Across Europe, excess body weight rates are particularly high among children and adolescents living in Southern European contexts. In Spain, current food policies appeal to voluntary self-regulation of the food industry and parents’ responsibility. However, there is no research (within Spain) assessing the food environment surrounding schools. We examined the association between neighborhood-level socioeconomic status (NSES) and the spatial access to an unhealthy food environment around schools using both counts and distance measures, across the city of Madrid. We conducted a cross-sectional study citywide (n
= 2443 census tracts). In 2017, we identified all schools (n
= 1321) and all food retailers offering unhealthy food and beverages surrounding them (n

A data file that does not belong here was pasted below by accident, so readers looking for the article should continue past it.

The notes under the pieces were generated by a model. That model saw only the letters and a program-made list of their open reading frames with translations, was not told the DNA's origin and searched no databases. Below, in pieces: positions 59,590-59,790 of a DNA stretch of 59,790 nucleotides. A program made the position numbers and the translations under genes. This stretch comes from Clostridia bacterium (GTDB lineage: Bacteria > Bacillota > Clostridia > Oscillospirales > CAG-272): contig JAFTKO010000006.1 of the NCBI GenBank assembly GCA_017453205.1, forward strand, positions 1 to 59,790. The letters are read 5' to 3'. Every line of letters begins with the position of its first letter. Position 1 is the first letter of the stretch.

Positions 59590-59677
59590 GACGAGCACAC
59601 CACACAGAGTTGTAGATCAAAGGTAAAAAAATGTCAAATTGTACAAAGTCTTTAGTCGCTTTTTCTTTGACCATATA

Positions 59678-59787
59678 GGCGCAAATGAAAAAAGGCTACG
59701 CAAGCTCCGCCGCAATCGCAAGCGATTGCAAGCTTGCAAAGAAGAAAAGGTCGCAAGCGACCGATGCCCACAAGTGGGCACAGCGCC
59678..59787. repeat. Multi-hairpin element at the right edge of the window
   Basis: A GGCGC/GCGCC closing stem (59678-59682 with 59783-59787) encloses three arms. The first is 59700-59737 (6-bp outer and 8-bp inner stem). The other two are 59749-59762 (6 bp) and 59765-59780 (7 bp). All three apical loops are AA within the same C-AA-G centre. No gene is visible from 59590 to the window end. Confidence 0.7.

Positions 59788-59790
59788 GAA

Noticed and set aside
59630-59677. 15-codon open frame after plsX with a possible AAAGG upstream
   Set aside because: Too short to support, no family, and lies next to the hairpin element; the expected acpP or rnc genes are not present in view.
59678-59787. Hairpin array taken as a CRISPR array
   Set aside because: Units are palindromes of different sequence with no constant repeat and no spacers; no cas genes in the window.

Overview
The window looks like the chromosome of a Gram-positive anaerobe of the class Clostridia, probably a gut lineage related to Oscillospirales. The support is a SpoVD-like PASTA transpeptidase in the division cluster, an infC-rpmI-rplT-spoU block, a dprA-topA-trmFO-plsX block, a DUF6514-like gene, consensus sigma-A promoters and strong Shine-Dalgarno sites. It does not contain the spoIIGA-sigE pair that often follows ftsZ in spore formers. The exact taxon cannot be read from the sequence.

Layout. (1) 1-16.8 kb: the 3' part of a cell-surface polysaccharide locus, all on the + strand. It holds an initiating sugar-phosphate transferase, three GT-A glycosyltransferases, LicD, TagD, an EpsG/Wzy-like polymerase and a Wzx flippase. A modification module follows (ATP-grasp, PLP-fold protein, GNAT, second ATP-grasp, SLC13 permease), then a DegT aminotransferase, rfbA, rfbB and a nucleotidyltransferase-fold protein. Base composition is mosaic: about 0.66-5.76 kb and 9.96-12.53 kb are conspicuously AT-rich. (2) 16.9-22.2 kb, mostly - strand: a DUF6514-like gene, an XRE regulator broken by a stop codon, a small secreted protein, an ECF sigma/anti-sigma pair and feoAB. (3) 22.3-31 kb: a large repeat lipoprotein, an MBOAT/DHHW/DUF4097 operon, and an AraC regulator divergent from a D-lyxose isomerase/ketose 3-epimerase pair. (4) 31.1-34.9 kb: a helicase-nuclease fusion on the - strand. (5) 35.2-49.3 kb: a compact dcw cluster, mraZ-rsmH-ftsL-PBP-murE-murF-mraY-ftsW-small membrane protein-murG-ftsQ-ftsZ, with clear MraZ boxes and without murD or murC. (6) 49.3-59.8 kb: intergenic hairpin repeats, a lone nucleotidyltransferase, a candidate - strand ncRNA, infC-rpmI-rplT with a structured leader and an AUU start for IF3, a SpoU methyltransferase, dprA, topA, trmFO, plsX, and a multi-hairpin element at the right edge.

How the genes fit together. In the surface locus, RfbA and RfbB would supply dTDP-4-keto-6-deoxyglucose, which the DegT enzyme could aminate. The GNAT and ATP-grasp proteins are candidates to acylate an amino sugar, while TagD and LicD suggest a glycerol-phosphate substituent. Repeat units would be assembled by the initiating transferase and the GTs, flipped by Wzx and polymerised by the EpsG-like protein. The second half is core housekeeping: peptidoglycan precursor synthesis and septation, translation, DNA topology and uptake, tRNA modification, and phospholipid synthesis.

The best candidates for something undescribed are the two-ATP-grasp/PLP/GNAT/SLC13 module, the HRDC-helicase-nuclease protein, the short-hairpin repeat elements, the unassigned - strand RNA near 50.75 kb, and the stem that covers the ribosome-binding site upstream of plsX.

= 6530) using publicly available data. We examined both the counts of retailers (within 400 m) and the distance (in meters) from the schools to the closest retailer. We used multilevel regressions to model the association of neighborhood-level socioeconomic status (NSES) with both measures, adjusting both models for population density. Almost all schools (95%) were surrounded by unhealthy retailers within 400 m (median = 17 retailers; interquartile range = 8–34). After adjusting for population density, NSES remained inversely associated with unhealthy food availability. Schools located in low-NSES areas (two lowest quintiles) showed, on average, 29% (IRR (Incidence Rate Ratio) = 1.29; 95% CI (Confidence Interval) = 1.12, 1.50) and 62% (IRR = 1.62; 95% CI = 1.35, 1.95) more counts of unhealthy retailers compared with schools in middle-NSES areas (ref.). Schools in high-NSES areas were farther from unhealthy food sources than those schools located in middle-NSES areas (β = 0.35; 95% CI = 0.14, 0.47). Regulating the school food environment (within and beyond school boundaries) may be a promising direction to prevent and reduce childhood obesity.
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